How introducing 'doubt' might be a better strategy for Atheism than any billboard that says there is no god.

After looking back on my own deconversion from Christianity, I've realized that if someone approached me during the days that I still believed in the Christian faith and told me that there was no god, I would have balked at them and politely told them to go to hell. Now that I'm a devout Atheist, I often asked myself how did I go from being a Southern Baptist Christian to a rational, scientifically-minded Atheist.

It wasn't a billboard that converted me. It definitely wasn't a bunch of Atheists knocking at my door every Sunday morning to preach "The Good News" of Science and Reason. In fact, I can trace my deconversion down to one and only one thing: a glimmer of doubt.

Now, for most Atheists, this isn't groundbreaking or shocking news at all. I think we've all had our moments where we realized that something wasn't right about the religions that we used to believe in our younger years. The problems only start to appear when we try to "deconvert" theists head on by directly telling them that everything they believe in is a lie, regardless of whether or not what we're actually telling them is 100% true (and it is indeed true, and backed by science). You can't tell someone that all their beliefs are lies without expecting some sort of backlash. You can't tell a theist that their invisible sky monkey is a fabrication written by a bunch of 5000-year old desert nomads and expect to get a decent deconversion rate--it's just not going to happen.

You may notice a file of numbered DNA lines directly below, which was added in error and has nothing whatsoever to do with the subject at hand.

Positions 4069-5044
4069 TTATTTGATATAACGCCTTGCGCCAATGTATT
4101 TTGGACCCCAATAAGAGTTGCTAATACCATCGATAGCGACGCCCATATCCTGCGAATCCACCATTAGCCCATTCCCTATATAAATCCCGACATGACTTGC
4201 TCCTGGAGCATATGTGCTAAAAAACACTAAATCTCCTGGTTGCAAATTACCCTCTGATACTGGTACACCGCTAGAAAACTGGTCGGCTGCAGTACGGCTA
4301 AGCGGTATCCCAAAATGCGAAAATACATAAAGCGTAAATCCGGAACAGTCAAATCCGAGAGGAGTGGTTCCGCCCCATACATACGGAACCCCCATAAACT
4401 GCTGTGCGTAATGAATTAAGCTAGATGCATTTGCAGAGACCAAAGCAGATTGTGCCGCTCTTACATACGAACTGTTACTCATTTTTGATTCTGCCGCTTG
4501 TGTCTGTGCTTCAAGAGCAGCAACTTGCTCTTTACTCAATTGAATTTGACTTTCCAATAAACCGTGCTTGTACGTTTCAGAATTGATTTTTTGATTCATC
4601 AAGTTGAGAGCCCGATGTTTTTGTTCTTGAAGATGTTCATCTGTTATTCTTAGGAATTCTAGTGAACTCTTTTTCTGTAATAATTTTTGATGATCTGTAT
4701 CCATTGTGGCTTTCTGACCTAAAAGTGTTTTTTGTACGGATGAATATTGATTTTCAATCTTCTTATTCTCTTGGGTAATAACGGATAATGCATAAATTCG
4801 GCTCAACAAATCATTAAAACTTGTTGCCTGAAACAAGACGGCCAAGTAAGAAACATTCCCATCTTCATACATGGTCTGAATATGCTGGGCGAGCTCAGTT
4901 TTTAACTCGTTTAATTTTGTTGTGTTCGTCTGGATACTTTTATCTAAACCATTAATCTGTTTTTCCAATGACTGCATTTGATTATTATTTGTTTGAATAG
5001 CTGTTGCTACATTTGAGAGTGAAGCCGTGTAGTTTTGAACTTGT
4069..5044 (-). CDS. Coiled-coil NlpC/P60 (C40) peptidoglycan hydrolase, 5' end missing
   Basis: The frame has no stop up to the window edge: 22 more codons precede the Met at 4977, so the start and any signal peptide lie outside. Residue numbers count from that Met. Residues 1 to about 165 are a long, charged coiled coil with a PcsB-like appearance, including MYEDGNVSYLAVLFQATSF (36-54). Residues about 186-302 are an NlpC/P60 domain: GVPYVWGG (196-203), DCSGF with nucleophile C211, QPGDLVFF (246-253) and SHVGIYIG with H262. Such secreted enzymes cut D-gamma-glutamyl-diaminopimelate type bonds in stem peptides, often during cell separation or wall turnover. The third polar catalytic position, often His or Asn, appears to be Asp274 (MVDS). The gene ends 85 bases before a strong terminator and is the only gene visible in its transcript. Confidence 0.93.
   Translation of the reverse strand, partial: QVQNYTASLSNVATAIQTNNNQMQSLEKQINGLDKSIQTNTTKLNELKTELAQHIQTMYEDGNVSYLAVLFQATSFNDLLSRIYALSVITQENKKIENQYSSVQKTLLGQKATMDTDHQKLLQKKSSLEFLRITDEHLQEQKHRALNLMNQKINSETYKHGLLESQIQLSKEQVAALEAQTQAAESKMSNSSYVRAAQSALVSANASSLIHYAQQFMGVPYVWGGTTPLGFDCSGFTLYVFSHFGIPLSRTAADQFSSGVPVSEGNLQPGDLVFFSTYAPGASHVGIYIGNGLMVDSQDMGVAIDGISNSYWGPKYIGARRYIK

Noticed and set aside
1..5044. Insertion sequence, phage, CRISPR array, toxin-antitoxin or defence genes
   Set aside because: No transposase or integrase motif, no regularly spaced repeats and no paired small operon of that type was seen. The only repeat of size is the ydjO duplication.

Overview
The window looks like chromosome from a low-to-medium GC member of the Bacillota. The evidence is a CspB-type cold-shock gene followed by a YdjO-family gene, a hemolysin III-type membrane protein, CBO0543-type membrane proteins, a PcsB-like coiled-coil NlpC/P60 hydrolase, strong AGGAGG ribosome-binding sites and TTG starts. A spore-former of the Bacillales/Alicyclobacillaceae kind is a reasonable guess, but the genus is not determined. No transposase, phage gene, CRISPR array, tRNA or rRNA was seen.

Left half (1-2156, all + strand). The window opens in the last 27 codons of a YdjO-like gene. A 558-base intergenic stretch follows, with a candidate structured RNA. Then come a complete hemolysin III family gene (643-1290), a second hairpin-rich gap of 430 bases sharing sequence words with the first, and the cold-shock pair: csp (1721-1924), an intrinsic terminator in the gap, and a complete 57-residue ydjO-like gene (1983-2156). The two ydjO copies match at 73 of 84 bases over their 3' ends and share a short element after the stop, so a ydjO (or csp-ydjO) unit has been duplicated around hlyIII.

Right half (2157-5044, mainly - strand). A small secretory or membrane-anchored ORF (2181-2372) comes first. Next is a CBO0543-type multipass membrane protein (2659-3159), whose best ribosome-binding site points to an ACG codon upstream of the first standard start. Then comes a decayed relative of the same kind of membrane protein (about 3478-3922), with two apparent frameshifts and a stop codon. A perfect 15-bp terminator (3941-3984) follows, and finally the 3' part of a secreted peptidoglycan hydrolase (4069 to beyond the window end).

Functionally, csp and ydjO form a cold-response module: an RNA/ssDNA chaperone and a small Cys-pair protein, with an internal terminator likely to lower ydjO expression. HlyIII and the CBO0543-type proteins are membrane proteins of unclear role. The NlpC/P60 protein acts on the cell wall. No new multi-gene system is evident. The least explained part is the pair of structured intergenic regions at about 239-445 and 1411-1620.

In my opinion, the only reasonable way to "deconvert" someone is to start making them question various beliefs in their faith. For example, I asked one of my Catholic friends who visited me over the weekend about going to Catholic Mass every Sunday. I asked her if she were to commit a crime and confess it to a priest, would it be considered ethical? Why would any institution ever tell you that as long as you confessed the evils that you have done (no matter how terrible the act) every Sunday, you would be forgiven and then you can do the same thing again the next week, and be forgiven again? What if I were a mass murderer? Does that mean I get to kill a fresh batch of people every week and be forgiven again and again every Sunday? What about all the people that I supposedly killed as a mass murderer? Would it be fair for them if I got to go to 'heaven' just because I confessed the Sunday right after I killed them? Needless to say, I didn't make an instant "deconvert" out of her--but what I will say is that sometimes it only takes a little bit of doubt to get others to seek the truth for themselves. In her case, that little bit of doubt that I introduced was enough for her to question everything else about her faith.

Of course, this approach doesn't work with everyone--there are some people who are just way too religious to accept any form of (il)logical reasoning outside of their respective religions. What this approach does show is that the best way to get people to rethink their perspective about whatever religion they believe in is to have them question their beliefs from a very rational, non-judgmental perspective. The worst way to convince people that you're correct is to get into an argument and then rub it in their faces about how wrong they are. I can't quite put my finger on it, but there's something missing about the current crop of anti-theists and the whole "Atheist" billboard campaign. Telling them that there isn't a god isn't enough; there has to be some sort of message that shows them that they really never needed a god in the first place.